About Andrzej Tymowski
Support for Solidarity was also heard from an unlikely quarter at a recent party-sponsored conference on ideology. Bogdan Fiutowski, who described himself as the coordinator of a subcommittee of the Confederation of Autonomous Trade Unions, said that Solidarity must not ''disappear from the map'' of trade unionism in Poland. The autonomous unions, also set up after the summer of 1980, were often competitive with Solidarity.
The Solidarity lawyers and advisers invited to the conference were: ...Andrzej Tymowski...
From : The New York Times, 1982, April 23
This person has authored 1 documents, with 2,652 words or 17,595 characters.
Anarchism : Anarchist and Anti-Authoritarianism -- 1982 ~ (2,652 Words / 17,595 Characters)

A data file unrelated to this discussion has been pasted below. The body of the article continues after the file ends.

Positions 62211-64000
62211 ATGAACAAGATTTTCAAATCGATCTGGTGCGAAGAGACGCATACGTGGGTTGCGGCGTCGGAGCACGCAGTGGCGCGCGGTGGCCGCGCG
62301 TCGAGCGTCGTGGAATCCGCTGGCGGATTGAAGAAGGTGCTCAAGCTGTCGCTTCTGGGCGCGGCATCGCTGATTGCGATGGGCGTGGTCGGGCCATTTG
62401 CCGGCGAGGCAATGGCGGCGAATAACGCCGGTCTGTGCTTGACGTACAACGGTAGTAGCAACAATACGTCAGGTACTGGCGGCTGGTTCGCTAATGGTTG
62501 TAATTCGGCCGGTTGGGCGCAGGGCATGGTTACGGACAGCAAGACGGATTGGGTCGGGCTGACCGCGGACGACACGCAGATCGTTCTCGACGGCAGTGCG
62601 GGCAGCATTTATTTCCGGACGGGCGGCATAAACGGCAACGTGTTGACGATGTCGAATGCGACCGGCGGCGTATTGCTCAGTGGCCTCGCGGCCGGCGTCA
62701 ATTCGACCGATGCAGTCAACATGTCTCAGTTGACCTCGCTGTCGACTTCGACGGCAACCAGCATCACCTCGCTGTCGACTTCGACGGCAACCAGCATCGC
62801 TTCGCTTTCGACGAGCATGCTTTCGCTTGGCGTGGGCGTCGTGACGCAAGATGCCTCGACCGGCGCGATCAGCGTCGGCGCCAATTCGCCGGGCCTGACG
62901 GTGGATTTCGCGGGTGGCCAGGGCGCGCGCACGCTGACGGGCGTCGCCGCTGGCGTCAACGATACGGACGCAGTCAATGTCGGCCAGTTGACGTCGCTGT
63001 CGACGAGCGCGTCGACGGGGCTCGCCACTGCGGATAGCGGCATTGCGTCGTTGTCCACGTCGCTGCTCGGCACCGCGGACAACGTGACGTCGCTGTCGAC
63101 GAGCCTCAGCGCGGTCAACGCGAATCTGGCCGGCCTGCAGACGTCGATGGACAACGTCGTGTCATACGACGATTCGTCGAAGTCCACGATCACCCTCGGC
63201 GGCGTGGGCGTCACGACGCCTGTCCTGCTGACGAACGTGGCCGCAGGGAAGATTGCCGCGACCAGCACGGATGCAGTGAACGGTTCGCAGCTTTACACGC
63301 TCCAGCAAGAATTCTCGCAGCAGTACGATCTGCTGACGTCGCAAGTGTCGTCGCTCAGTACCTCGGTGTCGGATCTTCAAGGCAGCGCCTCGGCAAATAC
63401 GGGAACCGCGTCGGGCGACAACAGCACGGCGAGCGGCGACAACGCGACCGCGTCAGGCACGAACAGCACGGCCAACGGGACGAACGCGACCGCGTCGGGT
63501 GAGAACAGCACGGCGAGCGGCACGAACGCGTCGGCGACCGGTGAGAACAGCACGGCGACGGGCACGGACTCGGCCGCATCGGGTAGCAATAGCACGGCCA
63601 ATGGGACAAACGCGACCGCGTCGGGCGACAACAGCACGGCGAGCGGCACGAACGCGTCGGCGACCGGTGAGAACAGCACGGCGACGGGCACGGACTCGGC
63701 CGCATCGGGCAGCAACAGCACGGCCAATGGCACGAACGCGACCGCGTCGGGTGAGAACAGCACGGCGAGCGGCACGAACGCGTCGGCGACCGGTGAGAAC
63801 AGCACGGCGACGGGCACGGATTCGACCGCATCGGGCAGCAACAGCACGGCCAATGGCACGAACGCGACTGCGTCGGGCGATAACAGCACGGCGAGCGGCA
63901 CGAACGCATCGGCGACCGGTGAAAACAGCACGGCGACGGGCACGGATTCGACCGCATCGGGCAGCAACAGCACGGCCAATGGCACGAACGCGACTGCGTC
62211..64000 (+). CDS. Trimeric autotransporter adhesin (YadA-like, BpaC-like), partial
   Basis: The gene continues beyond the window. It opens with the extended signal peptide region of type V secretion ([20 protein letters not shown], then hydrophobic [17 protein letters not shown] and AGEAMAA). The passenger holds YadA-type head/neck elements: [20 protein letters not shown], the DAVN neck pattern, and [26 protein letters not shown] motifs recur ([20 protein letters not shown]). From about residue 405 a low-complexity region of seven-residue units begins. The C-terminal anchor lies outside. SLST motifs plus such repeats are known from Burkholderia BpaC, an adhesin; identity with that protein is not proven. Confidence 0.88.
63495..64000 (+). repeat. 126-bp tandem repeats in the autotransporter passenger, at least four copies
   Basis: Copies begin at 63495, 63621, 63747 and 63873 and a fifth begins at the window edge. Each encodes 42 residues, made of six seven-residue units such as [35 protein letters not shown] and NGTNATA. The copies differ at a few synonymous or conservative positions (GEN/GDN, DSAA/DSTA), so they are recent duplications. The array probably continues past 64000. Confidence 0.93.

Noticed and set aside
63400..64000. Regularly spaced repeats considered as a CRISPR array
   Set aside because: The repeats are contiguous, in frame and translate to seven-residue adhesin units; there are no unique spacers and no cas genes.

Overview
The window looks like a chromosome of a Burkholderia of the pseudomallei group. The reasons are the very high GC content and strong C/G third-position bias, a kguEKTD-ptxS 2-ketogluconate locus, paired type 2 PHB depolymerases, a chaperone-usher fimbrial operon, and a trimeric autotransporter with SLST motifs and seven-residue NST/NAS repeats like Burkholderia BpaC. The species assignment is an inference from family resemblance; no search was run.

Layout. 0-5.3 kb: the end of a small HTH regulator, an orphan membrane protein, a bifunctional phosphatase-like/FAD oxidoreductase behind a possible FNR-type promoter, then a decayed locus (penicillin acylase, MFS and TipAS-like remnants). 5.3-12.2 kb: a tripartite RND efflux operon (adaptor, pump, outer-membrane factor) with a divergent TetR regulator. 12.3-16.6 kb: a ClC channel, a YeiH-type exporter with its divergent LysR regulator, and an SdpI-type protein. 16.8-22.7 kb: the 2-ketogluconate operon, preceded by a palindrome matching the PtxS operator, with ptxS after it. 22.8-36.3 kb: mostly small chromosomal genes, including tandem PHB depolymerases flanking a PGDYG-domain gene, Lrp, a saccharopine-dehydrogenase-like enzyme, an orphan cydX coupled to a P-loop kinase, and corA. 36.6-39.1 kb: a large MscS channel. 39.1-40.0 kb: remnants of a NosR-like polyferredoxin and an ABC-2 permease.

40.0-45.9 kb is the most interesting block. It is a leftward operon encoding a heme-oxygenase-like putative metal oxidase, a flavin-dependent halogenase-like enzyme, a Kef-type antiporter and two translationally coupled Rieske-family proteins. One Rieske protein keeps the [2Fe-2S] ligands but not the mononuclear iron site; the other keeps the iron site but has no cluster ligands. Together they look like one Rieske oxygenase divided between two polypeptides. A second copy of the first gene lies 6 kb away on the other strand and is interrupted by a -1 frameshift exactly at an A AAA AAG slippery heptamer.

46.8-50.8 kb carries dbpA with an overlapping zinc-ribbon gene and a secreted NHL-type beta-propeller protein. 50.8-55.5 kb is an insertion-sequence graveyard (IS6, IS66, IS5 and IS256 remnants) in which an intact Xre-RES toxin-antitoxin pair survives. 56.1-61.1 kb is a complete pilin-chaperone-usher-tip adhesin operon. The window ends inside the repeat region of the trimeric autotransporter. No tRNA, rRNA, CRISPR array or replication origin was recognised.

Polish workers have made headlines in America since August 1980. Their meteoric success in organizing Solidarity provided catchy copy for the morning papers and dramatic footage for the evening news. Waiesa’s mustache became so familiar that if he would only agree to sell deodorant he’d easily make a million dollars. But in spite of this sensational coverage, or perhaps because of it, the workers of Solidamosc remain a mystery to most Americans. Who are they? How did they organize Solidarity? What they accomplished in so short a time is astonishing, and it is incredible that they are still organizing under martial law. Who Are They? The great majority of Solidarity activists are today between the ages of 25 and 35. They were born into a new industrial state rising out of the chaos and devastation of World War II. Their families, uprooted by the war, settled near new manufacturing complexes such as the Gdansk shipyards on the Bal... (From : TheAnarchistLibrary.org.)
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